How to Maintain Work-Life Balance in the Age of Smartphones

Work-life balance is under attack: gone are the days where one could simply leave work at the office and go home. When home and work were physically located in separate places, the psychological boundaries, or “mental fences,” that individuals created to designate different domains in life were more rigid and clearly defined. However, with the advent of information communication technology (ICT), workers can now be connected to work from almost anywhere.

According to boundary theory, individuals can choose to either segment or integrate their roles (work, family, or personal) by deliberately constructing psychological boundaries of varying degrees of permeability. Permeability is the degree to which one is psychologically or behaviorally involved in one role but physically located in the other role’s domain. For instance, a person has permeable boundaries if his supervisor or co-workers can easily reach him at home. Research has suggested that the extent to which people will leave one role to attend demands from another role differs from person to person. With technology making it easier to take work home or respond to work demands in the home or family domain, there are negative consequences for work-life balance.


A new study (Derks, van Duin, Tims, & Bakker, 2015) conducted a four day diary study to investigate the relationship between smartphone use and work-home interference, or the conflict between work and non-work domains. The authors examined how social norms, specifically the influence of colleagues and supervisors, and engagement at work can impact the constant connectivity to technology, specifically smartphone use. They found that daily fluctuations in smartphone use related directly to fluctuations in the conflict between work and home life. When people used their smartphone frequently in the evening, it resulted in greater levels of work-home interference during that day.


Individuals who are provided smartphones for work must balance their home and personal lives with the expectations of fast response times and constant availability. Two strong influences of the “always on” culture are: colleagues’ norm to always stay connected and supervisors’ expectations of responsiveness and availability.

Based on supervisor expectations, individuals may have the urge to respond to the ever-increasing number of emails during non-work hours. For example, the supervisor who sends an email at 10pm is endorsing the notion that working late into the night is expected. The study found that when employees had supervisors who expected them to respond to work-related emails in the evening (and thus greater smartphone use), they had greater work-home interference than employees who did not have such supervisor expectations.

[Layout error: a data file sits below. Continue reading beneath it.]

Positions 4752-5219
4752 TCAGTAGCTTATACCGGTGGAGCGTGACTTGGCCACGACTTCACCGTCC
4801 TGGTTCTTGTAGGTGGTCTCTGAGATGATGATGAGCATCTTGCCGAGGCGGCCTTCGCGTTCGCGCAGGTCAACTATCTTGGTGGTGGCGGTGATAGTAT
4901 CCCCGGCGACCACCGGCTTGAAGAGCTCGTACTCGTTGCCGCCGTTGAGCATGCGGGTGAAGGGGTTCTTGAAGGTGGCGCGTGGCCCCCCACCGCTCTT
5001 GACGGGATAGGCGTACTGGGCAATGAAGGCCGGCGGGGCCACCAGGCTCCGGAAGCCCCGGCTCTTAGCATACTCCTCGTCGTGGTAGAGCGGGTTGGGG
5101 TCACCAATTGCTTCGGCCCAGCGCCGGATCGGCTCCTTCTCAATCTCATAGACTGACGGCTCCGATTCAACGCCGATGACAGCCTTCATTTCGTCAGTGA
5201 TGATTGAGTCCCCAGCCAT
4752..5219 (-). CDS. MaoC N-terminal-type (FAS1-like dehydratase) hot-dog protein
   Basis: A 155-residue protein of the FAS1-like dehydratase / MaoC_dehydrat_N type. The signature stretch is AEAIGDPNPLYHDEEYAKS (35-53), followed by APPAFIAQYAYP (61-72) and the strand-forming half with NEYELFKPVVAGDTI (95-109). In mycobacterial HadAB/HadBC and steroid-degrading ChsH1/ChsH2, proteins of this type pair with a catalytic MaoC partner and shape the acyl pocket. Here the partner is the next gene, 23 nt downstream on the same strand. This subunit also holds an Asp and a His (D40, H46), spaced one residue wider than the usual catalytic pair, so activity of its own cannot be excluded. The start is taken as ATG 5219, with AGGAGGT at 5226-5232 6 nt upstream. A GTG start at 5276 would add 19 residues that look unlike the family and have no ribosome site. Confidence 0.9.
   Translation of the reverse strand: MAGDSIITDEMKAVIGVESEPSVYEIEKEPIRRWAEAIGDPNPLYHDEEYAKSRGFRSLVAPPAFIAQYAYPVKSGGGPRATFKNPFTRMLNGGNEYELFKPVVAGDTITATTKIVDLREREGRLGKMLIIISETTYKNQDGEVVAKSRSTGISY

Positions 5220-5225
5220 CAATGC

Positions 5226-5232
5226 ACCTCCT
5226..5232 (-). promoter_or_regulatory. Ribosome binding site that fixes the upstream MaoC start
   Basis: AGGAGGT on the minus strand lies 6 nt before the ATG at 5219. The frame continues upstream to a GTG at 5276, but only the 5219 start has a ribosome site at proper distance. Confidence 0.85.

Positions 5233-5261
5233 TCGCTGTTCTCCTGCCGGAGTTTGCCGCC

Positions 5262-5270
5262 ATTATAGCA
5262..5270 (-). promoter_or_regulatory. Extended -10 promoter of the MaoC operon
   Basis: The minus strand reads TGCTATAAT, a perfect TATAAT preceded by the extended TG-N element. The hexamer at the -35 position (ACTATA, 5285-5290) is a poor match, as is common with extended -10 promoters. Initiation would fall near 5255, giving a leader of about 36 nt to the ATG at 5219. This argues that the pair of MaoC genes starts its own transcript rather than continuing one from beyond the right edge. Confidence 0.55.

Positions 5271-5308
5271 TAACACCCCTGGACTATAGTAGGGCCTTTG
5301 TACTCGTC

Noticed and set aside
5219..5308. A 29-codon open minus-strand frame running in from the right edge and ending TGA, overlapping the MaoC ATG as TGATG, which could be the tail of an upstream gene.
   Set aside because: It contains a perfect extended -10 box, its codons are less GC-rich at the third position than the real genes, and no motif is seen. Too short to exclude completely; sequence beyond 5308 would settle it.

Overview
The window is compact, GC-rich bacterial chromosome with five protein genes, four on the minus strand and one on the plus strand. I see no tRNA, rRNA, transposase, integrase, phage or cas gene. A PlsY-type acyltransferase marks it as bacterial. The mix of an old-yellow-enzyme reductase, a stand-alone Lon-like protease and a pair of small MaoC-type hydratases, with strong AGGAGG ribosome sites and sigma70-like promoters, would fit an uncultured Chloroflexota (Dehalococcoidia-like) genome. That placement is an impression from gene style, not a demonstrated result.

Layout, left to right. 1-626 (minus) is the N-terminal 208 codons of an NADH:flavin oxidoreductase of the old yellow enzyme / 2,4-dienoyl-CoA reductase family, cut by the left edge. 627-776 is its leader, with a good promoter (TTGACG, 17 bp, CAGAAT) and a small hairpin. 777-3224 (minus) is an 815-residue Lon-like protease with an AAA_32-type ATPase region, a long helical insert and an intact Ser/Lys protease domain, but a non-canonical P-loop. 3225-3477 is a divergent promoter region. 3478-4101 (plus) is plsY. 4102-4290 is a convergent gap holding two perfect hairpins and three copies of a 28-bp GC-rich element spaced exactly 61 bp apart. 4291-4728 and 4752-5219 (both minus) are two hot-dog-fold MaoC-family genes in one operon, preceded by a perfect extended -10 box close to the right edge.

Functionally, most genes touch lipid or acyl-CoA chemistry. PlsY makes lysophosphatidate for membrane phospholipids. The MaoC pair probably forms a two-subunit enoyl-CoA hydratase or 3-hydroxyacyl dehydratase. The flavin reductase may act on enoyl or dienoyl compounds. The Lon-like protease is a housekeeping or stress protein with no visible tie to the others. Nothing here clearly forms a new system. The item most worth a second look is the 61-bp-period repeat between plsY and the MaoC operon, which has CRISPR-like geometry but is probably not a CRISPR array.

On the other hand, the norms set by colleagues to respond to emails in the evenings did not influence the relationship between smartphone use and work-home interference. After closer examination, the authors concluded that the trend in the data was in the expected direction, meaning that on days that employees used their smartphones intensively and had greater peer pressure from their coworkers to stay connected, they experienced greater work-home interference. However, these results missed being statistically significant by a relatively small margin.


The authors found that work engagement acts as a buffer (in other words, reduces the harmful effects) of smartphone use and work-home interference. Employees who felt engaged and absorbed in their work experienced less work-home interference than those who were not as engaged. Perhaps engaged workers are better able to complete tasks during the work day, resulting in less unfinished business that can spillover into the evening. Or perhaps engaging at work allows people to psychologically detach from work during non-work hours.


Overall, the authors found evidence for organizational culture being a strong influence of employee smartphone use after hours. The authors caution important role models, such as supervisors, to be aware of the message that they are sending their employees when they send emails during evening hours and weekends. Organizations that provide their employees with smartphones should ensure that supervisors create clear expectations regarding availability and discuss the consequences of work-home interference.

In a more positive light, the authors found that by being engaged at work, employees are less likely to experience negative interference from work to their personal life. Given that smartphone use is on the rise, organizations will benefit from creating work environments that increase employee engagement.

Derks, D., Duin, D., Tims, M., & Bakker, A. B. (2014). Smartphone use and work–home interference: The moderating role of social norms and employee work engagement. Journal of Occupational and Organizational Psychology, 88(1), 155-177.